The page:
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Sparse Fast Fourier Transform, The faster-than-fast Fourier transform
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post Feb 10 2012, 19:55
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Hello.
I don't know if this topic was already mentioned here (I wasn't able to find it).

Somebody here could find it interesting:

MIT news article: The faster-than-fast Fourier transform

sFFT web page: sFFT: Sparse Fast Fourier Transform

Best regards.

Omar
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Destroid
post Feb 11 2012, 13:00
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Just wondering: sFFT (based on DFT? unsure.gif ) compromises frequency-domain in floating accuracy areas to approximate for the sake of performance? [ I may need to do more homework tongue.gif ]

Second inquiry: this rounding is inaccurate not reliable to rebuild original parameters? (possibly inaudible, maybe not)

My inquires are on fundamental levels for the purpose of learning for any other interested readers.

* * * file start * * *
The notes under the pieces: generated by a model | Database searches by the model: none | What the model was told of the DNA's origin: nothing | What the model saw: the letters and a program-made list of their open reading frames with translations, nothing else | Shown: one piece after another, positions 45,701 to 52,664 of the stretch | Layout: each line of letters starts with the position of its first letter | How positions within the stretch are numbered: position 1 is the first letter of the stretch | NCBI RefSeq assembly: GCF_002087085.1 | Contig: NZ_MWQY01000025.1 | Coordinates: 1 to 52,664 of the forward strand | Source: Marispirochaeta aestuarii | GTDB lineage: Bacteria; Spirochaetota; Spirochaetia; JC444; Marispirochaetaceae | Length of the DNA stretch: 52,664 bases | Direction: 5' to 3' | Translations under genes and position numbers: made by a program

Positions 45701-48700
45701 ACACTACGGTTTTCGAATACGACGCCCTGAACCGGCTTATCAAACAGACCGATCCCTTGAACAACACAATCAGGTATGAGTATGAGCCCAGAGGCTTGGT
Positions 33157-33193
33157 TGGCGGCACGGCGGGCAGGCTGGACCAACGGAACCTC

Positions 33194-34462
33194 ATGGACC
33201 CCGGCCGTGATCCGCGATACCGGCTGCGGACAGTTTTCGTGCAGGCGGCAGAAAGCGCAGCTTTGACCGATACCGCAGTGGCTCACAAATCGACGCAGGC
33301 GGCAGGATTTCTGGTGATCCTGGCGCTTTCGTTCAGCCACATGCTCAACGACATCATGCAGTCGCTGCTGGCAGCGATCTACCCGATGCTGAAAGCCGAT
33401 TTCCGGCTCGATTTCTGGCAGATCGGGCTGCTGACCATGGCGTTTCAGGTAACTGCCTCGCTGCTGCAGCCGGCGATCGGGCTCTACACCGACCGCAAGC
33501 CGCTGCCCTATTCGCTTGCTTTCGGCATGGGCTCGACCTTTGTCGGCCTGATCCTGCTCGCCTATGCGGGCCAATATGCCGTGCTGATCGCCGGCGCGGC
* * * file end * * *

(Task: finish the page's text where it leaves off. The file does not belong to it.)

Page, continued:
Long live HA wink.gif


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alexeysp
post Feb 13 2012, 00:37
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QUOTE (Destroid @ Feb 11 2012, 15:00) *
Just wondering: sFFT (based on DFT?) compromises frequency-domain in floating accuracy areas to approximate for the sake of performance?


"FFT" is just a name for one particularly clever method of computing DFT. "Sparse FFT" is a name for the method of computing DFT (or rather its approximation) that is applicable to the signals a priori known to have relatively few significant spectral components.

You can think of sparse FFT as the "noise gate" filter working in frequency domain.

The algorithm does not choose the noise threshold automagically - number of significant components to compute is a free parameter and its value must be decided upon beforehand.

QUOTE
Second inquiry: this rounding is inaccurate not reliable to rebuild original parameters? (possibly inaudible, maybe not)


In general, the magnitude of the accumulated roundoff error depends on the inherent precision of the used number format, on the order of computations, and on the transform window length. To get an idea of actual figures, one could take a look at the fftw accuracy benchmark results.

For basic theoretical analysis on the quantization noise in finite precision FFT, this chapter is worth reading. There are, of course, many other published works on this subject.

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